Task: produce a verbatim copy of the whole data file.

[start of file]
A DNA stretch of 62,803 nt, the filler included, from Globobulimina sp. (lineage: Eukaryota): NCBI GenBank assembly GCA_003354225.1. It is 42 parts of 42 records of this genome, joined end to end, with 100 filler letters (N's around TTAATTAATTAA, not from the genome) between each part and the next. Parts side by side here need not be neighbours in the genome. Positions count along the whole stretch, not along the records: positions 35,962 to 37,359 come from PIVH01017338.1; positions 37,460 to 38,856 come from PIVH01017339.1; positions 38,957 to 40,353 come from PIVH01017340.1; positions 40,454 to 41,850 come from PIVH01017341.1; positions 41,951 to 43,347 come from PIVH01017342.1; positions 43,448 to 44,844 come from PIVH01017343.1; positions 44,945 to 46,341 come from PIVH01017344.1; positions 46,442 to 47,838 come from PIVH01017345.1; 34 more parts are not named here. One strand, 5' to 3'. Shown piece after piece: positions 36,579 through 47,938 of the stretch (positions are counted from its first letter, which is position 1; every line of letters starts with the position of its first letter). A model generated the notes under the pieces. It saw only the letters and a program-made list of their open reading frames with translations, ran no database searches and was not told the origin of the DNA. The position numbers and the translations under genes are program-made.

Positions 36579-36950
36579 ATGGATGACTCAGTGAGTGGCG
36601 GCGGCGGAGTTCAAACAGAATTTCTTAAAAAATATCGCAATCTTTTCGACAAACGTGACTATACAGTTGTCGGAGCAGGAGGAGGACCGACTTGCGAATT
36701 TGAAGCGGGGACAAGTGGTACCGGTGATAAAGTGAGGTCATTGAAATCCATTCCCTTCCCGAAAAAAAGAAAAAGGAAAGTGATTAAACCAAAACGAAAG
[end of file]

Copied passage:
A DNA stretch of 62,803 nt, the filler included, from Globobulimina sp. (lineage: Eukaryota): NCBI GenBank assembly GCA_003354225.1. It is 42 parts of 42 records of this genome, joined end to end, with 100 filler letters (N's around TTAATTAATTAA, not from the genome) between each part and the next. Parts side by side here need not be neighbours in the genome. Positions count along the whole stretch, not along the records: positions 35,962 to 37,359 come from PIVH01017338.1; positions 37,460 to 38,856 come from PIVH01017339.1; positions 38,957 to 40,353 come from PIVH01017340.1; positions 40,454 to 41,850 come from PIVH01017341.1; positions 41,951 to 43,347 come from PIVH01017342.1; positions 43,448 to 44,844 come from PIVH01017343.1; positions 44,945 to 46,341 come from PIVH01017344.1; positions 46,442 to 47,838 come from PIVH01017345.1; 34 more parts are not named here. One strand, 5' to 3'. Shown piece after piece: positions 36,579 through 47,938 of the stretch (positions are counted from its first letter, which is position 1; every line of letters starts with the position of its first letter). A model generated the notes under the pieces. It saw only the letters and a program-made list of their open reading frames with translations, ran no database searches and was not told the origin of the DNA. The position numbers and the translations under genes are program-made.

Positions 36579-36950
36579 ATGGATGACTCAGTGAGTGGCG
36601 GCGGCGGAGTTCAAACAGAATTTCTTAAAAAATATCGCAATCTTTTCGACAAACGTGACTATACAGTTGTCGGAGCAGGAGGAGGACCGACTTGCGAATT
36701 TGAAGCGGGGACAAGTGGTACCGGTGATAAAGTGAGGTCATTGAAATCCATTCCCTTCCCGAAAAAAAGAAAAAGGAAAGTGATTAAACCAAAACGAAAG